Discerning Teacher Challenges: Demoralization versus Burnout

After musing last weekend about teacher burnout, Marin Luther’s spiritual reformation, and Dilbert, I’ve come to realize the importance of discerning demoralization from burnout. Doris A. Santoro’s “The problem with stories about teacher ‘burnout’” provides this helpful distinction: “Burnout suggests that a teacher has nothing more to give. However, teachers whom I would characterize as demoralized were most frustrated because they could not teach the way they believed was right.” As educators, we need to think more about this distinction and its relevance for current personal, professional, and public challenges.

Santoro’s article and her book Demoralized: Why Teachers Leave the Profession They Love and How They Can Stay should be required reading and discussion for teachers, administrators, school board members, university education departments, and state education departments.

As alluded to in my previous post, I’ve been trying to use self-care strategies to help me recover the courage to teach. I was quite annoyed by a recent district PD event in which the keynote speaker admonished us to drink more water, make playlists, and watch funny movie clips.

In contrast, Santoro’s article provides me with a hyperbolic insight into my frustrations and my real problem: “Better hydration would not address the pain of the patient hit in the head by an anvil. Likewise, the proposed remedies for burnout (self-care, boundaries, resilience) are unlikely to alleviate the pain of demoralization.”

That helps me realize that my problem is actually a moral conflict over the pressures of what good teaching, learning, and a teacher’s self-concept should look like. Santoro notes that “[d]emoralization is a professional problem, not a personal one. It arises due to the context and conditions of the work, rather than with deficiencies in the individual teacher.” So, recommending more self-care strategies to demoralized teachers may be more akin to gaslighting than to supporting teachers.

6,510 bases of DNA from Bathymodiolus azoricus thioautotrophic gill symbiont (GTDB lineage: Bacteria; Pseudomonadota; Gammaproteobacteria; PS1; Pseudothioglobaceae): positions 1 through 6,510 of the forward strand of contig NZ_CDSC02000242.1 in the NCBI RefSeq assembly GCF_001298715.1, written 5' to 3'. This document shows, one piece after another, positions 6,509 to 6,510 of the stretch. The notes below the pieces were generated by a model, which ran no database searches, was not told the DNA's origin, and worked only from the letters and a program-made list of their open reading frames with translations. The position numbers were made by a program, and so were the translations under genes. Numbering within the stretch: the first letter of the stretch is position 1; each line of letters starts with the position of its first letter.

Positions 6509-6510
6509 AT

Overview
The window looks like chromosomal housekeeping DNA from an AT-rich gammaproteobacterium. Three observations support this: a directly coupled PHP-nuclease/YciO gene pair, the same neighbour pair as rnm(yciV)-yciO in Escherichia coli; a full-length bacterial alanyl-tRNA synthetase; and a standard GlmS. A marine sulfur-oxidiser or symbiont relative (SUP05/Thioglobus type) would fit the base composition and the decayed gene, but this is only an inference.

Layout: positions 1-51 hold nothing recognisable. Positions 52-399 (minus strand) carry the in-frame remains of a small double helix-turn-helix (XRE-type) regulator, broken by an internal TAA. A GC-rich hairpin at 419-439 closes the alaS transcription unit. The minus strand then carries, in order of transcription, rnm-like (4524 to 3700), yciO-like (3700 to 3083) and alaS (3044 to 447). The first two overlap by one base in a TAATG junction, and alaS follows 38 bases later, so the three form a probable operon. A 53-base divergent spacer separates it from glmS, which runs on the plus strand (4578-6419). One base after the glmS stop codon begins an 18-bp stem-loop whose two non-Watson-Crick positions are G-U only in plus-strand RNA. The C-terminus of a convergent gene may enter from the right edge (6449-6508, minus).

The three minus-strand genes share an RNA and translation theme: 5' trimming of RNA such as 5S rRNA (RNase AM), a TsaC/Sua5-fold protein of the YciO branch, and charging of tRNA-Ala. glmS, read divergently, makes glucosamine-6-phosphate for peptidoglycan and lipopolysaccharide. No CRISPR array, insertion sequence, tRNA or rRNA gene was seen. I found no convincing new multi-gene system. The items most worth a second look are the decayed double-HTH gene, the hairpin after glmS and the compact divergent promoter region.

Not only is morale part of demoralization but so is morality. The issue of demoralization is not merely psychological but moral and ethical. The essential nature of this problem invites some serious ethical and moral deliberation between teachers, administrators, other educational leaders, and policymakers. In practical terms, the consequences of neglecting such deliberations involve losing many teachers who are experienced, responsible, knowledgeable, and skilled. (I know that I’ve been looking more intently at the retirement chart in light of my own cumulative experiences with demoralization.)

To some extent, I think younger teachers (and teachers with family obligations) are more likely to encounter burnout and need good strategies for balance and boundaries, while older teachers are more likely to experience demoralization and need room to negotiate priorities that focus on what we’ve discovered to be essential for good teaching and learning work.

There seems to be a wide range of contributors to teacher demoralization, even though a commonly cited influence is too much focus on standardized testing. My own experience is that standardized testing can help focus school leaders on making literacy a priority, a priority that I’ve noticed fading in the wake of COVID conditions. For me at least, deemphasizing (or poorly approaching) literacy goes with demoralization.

Reconsidering Dilbert’s relevance to education, the corporate world has further connections to issues of demoralization. This morning, I was rereading Matthew Crawford’s Shop Class as Soulcraft in search of some of his insights about demoralization in the context of corporate knowledge work and management.

Sure enough, Crawford surfaces the challenges against moral clarity that I think many administrators face:

“Managers may continue to have strong convictions, but they are obliged to check them at the door, and expect others to do the same. ‘[ M] oral viewpoints threaten others within an organization by making claims on them that might impede their ability to read the drift of social situations'” (140).

Crawford implies that such moral driftiness can get exacerbated by the abstractions of knowledge work. A manager, therefore, is not an ethical or moral leader of the organization but is more focused on appeasing conflicting interests, keeping up attractive appearances, and managing the metrics of the organization to show some sort of profit or progress. In discussing this, Crawford references Moral Mazes: The World of Corporate Managers, and a perusal of that text helped me have a bit more compassion for the image-management challenges that corporate managers and school administrators face.

Sometimes it helps to realize that it’s not just you and you’re not just crazy–at least not because you’re lacking self-care skillfulness. Rather than mere self-care strategies, I suspect that many teachers need re-moralized in the face of our demoralizing situations. For me, some re-moralization comes with getting clarity on what the essential problem is that I’m facing. Re-moralization also comes from sharing that clarity with fellow strugglers and listening to the shared pain and frustration that comes from educators who care deeply about sharing the grace of great things.

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